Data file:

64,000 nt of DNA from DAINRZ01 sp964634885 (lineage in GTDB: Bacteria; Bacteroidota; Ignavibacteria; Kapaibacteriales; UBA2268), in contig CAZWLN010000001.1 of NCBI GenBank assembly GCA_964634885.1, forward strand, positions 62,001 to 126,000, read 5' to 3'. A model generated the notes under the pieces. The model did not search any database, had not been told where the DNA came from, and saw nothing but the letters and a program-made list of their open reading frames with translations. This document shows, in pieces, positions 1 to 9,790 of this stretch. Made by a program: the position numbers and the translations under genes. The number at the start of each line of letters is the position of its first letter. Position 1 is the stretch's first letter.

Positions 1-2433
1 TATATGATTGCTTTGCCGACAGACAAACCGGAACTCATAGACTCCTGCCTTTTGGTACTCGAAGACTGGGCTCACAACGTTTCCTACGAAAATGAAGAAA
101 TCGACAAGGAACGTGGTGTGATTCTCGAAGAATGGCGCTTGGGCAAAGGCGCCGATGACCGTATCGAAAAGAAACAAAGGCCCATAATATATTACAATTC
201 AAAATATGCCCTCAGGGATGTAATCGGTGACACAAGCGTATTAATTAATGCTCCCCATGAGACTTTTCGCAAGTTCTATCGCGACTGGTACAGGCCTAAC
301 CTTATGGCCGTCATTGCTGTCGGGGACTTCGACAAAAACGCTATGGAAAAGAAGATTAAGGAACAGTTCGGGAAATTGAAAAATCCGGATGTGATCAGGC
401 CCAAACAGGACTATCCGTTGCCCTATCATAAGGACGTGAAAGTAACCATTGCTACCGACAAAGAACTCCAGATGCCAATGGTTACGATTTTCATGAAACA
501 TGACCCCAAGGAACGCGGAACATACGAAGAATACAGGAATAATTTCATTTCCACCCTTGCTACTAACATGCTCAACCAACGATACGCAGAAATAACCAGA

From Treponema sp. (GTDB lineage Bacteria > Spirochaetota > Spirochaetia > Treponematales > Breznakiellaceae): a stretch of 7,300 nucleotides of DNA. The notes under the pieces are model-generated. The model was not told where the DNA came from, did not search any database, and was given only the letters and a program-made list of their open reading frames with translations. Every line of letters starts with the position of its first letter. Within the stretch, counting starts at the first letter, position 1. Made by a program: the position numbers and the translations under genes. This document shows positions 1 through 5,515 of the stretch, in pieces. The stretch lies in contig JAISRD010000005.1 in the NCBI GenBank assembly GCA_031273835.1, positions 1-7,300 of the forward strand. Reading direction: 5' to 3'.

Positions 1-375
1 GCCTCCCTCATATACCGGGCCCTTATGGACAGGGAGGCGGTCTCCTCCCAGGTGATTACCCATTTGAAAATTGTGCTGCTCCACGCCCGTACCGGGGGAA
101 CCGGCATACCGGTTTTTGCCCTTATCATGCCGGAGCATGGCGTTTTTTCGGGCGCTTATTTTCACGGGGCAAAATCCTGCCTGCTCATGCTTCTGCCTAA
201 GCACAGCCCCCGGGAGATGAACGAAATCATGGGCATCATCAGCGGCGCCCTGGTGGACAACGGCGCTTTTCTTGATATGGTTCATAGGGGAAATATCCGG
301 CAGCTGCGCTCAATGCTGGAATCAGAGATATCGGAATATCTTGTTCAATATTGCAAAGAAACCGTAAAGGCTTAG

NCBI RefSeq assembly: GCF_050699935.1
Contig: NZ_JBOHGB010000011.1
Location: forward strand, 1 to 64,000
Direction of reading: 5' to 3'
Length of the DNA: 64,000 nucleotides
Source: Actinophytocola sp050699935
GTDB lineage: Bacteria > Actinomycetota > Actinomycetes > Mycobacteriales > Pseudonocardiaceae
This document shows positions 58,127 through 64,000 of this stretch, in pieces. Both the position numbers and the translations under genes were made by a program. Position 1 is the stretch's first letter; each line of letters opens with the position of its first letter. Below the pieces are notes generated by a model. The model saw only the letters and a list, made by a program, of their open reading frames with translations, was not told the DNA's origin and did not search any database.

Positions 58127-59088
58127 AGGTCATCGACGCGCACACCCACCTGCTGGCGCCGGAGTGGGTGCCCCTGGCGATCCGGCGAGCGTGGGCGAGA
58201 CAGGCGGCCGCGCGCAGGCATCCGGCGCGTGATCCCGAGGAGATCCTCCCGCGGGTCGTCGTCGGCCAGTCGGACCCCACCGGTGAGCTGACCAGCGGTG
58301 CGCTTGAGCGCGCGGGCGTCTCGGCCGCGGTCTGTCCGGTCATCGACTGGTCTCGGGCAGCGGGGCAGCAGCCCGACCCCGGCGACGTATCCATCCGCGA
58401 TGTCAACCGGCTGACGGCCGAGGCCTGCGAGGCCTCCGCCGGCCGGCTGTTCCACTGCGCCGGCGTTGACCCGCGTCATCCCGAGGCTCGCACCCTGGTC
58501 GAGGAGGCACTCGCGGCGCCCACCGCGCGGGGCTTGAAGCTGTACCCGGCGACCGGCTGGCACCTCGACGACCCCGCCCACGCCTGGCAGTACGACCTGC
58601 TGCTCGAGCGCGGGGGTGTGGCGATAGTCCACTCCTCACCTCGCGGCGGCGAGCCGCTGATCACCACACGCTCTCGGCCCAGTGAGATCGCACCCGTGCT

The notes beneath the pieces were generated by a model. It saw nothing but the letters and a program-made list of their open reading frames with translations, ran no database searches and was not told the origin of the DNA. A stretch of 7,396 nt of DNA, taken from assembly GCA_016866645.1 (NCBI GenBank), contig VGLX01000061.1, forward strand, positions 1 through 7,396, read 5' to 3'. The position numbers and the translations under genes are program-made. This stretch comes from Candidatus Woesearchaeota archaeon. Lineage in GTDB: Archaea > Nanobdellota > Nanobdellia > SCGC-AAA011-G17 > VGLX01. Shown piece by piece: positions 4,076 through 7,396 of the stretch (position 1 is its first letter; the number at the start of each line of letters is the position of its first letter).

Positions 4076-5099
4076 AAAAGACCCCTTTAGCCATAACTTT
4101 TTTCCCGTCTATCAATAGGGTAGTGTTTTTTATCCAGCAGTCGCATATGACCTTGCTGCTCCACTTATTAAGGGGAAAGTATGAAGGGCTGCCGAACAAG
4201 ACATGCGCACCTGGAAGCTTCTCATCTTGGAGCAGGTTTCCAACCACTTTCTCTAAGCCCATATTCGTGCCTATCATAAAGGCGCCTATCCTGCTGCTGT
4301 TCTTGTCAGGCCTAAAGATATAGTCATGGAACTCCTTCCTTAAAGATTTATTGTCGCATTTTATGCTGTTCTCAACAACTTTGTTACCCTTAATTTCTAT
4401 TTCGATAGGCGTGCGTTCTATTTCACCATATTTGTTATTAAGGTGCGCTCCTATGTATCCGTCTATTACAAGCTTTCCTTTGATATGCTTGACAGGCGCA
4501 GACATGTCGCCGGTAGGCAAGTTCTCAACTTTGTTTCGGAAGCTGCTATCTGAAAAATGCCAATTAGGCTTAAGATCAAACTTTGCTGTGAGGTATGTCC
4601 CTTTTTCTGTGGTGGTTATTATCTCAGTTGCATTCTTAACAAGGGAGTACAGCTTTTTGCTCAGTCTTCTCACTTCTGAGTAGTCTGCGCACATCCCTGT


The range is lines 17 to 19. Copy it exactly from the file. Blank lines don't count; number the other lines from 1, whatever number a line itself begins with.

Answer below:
Location: forward strand, 1 to 64,000
Direction of reading: 5' to 3'
Length of the DNA: 64,000 nucleotides